At high noon on a sunny Tuesday, a crowd of protestors lined the block where Rep. Devin Nunes (R-Calif.) has an office in Clovis, California. There are about 250 people at this Tuesday Vigil, a weekly event that’s grown over the past year from its humble beginnings as two people with a sign that read, “No ban. No wall,” protesting President Donald Trump’s travel ban, which Nunes supported.
Even as Nunes, the chairman of the House intelligence committee, has become a lightning rod for his now-infamous memo, which sought to undermine the Special Counsel Robert Mueller’s probe of the Trump campaign, he represents an extremely safe Republican district. He’s won seven of his eight elections with more than two-thirds of the vote. Yet there are some registered Republicans among the throng chanting “Kick him out!” on the sidewalk outside his office. “This memo trick? It’s ridiculous,” Micki Whitaker says. “I’ve written to Nunes several times,” says Janet Kroeger, “with no response.”
For months, the message at the Tuesday Vigil has been anti-Trump and anti-Nunes, but now the protesters have someone to root for: Andrew Janz, a 34-year-old Fresno prosecutor who has staked his claim as Nunes’s main Democratic opponent in a race that, for once, promises to be interesting. He’s at today’s rally, dressed in a gray suit with an obligatory American flag pin, doing the politician thing: shaking hands, giving hugs, and getting pulled aside by TV news crews. A car rolls by and a woman yells, “I’m voting for you, Andrew!” “Thank you!” he shouts back. “Tell everybody, okay? We gotta do this.”
Until a little more than a year ago, Janz says, he had no real political ambitions. He grew up in the district, the son of immigrant parents from Canada and Thailand who worked low-wage factory jobs and insisted that he go to college. Eventually, he went to law school and became a prosecutor. His last assignment at the Fresno district attorney’s office was in the violent crimes unit, going after “people who try to kill people,” as he puts it. His goal had always been to rise through the ranks as a D.A. and maybe then join the U.S. Attorney’s office. “That was always my trajectory,” he says.
Then Trump won the election, and Nunes started landing in the news for making a secret trip to the White House and pushing the baseless theory that the Obama administration authorized the illegal “unmasking” of Trump campaign officials. “To me, it appeared early on that [Nunes] was obstructing justice,” says Janz. Previously, he had mostly thought of Nunes as a politician who never met with his constituents. (He hasn’t held a town hall meeting since 2010.) “I started asking, “Who is going to take on Nunes? And I found out: nobody.”
Last April, Janz decided to run. The House Ethics Committee had just opened an investigation to determine whether Nunes had disclosed classified information when he publicly stated that intelligence agencies had incidentally collected information about the president’s associates. “And I thought, ‘What better person to challenge someone who’s under an ethics investigation than a prosecutor that’s sworn to uphold the highest of ethical standards?’” Janz says. (The ethics investigation was closed in December.)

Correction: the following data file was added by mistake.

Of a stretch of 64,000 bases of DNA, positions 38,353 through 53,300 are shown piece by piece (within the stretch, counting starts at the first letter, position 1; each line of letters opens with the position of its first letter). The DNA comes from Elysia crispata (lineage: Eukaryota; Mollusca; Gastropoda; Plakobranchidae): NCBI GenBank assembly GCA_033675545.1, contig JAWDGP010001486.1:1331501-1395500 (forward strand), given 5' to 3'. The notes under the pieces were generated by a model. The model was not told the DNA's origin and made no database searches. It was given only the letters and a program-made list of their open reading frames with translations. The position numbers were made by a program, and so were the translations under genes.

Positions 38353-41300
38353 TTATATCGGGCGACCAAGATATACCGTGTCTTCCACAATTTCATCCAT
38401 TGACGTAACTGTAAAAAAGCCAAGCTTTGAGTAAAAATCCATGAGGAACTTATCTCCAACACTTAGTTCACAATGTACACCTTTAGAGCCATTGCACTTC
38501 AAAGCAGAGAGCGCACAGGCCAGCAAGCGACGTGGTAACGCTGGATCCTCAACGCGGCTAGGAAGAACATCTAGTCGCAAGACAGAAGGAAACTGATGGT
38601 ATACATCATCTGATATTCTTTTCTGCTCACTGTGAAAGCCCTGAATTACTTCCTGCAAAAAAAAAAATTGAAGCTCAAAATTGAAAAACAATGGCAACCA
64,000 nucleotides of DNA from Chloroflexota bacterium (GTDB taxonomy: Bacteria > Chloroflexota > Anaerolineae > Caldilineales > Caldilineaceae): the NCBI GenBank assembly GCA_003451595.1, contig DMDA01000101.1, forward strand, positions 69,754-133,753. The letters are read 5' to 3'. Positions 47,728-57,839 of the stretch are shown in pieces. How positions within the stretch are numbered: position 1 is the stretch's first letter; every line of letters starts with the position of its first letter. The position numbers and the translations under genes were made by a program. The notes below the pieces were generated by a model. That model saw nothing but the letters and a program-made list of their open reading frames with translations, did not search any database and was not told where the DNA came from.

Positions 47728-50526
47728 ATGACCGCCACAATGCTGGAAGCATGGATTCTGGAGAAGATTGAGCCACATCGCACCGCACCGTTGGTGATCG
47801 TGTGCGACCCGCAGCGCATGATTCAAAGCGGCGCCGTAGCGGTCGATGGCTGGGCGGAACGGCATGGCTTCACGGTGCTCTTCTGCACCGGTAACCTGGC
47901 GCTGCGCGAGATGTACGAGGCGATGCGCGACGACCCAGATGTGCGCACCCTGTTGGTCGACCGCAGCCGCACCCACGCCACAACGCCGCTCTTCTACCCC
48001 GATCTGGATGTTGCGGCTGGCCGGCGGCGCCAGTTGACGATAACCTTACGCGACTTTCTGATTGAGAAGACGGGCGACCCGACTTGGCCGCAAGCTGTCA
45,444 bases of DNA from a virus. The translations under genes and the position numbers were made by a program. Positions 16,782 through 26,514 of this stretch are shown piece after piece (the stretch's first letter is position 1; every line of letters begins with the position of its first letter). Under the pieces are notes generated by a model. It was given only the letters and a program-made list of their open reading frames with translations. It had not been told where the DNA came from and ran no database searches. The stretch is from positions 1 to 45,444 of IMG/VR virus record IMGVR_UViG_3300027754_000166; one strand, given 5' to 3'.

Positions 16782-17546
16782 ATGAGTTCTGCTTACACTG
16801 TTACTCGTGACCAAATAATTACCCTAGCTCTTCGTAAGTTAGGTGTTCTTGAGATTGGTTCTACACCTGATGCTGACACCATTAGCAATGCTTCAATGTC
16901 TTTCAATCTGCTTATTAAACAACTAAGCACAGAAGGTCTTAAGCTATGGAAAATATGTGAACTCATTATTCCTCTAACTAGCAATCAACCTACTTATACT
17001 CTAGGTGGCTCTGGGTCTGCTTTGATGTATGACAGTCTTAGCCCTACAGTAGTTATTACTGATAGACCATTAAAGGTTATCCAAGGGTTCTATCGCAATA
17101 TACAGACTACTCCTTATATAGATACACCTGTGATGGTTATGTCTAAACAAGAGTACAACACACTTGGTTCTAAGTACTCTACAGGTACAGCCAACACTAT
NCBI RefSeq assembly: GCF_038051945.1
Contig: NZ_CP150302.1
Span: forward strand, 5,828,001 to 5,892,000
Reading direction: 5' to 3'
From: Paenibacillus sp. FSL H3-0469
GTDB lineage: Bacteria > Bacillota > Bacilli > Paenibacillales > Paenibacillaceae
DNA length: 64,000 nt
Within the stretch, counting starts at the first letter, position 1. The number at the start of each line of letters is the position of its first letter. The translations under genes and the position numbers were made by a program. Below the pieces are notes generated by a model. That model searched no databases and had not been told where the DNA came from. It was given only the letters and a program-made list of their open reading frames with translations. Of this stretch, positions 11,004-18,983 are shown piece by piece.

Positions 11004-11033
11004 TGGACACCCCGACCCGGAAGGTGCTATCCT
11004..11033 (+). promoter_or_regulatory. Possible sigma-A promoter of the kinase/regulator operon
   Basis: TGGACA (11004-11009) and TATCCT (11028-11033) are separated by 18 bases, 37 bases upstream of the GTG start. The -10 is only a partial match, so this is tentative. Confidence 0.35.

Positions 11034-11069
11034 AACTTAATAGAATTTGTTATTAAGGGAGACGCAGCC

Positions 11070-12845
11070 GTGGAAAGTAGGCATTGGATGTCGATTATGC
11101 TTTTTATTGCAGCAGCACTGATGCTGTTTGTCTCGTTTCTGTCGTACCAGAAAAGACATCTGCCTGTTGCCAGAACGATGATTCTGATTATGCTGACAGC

Janz has already gotten attention for trolling Nunes on his own turf: In November, he put up a billboard in Fresno that depicted Nunes and Trump as monkey-backpack-wearing children under the control of Russian President Vladimir Putin. Last week, he released a campaign ad that strung together media clips slamming Nunes’s recent behavior.
Even as Janz turns up the heat on Nunes, he has a long way to go. In a district with an 11-point voter registration advantage for Republicans, Nunes has easily slayed one Democratic opponent after another since 2002. In 2016, he was reelected with 68 percent of the vote, and Trump took the district by a nearly 10-point margin.
In previous elections, the Democratic candidates facing Nunes have mostly been “of the sacrificial lamb variety,” Thomas Holyoke, a professor of political science at Fresno State University, told Mother Jones. But Janz seems more serious. “All three major candidates are good candidates,” says Joseph Altschule, the former chair of the Tulare County Democratic Central Committee, referring to the other Democrats lining up to challenge Nunes. (They include Ricardo “Rico” Franco, a businessman, and Bobby Bliatout, the son of Hmong refugees who manages community healthcare clinics.) But with Janz’s background as a prosecutor, he says, “There’s a good chance law enforcement will back him. The crossover potential is there for him perhaps more than others. He understands where he is, and he understands the makeup of his district.”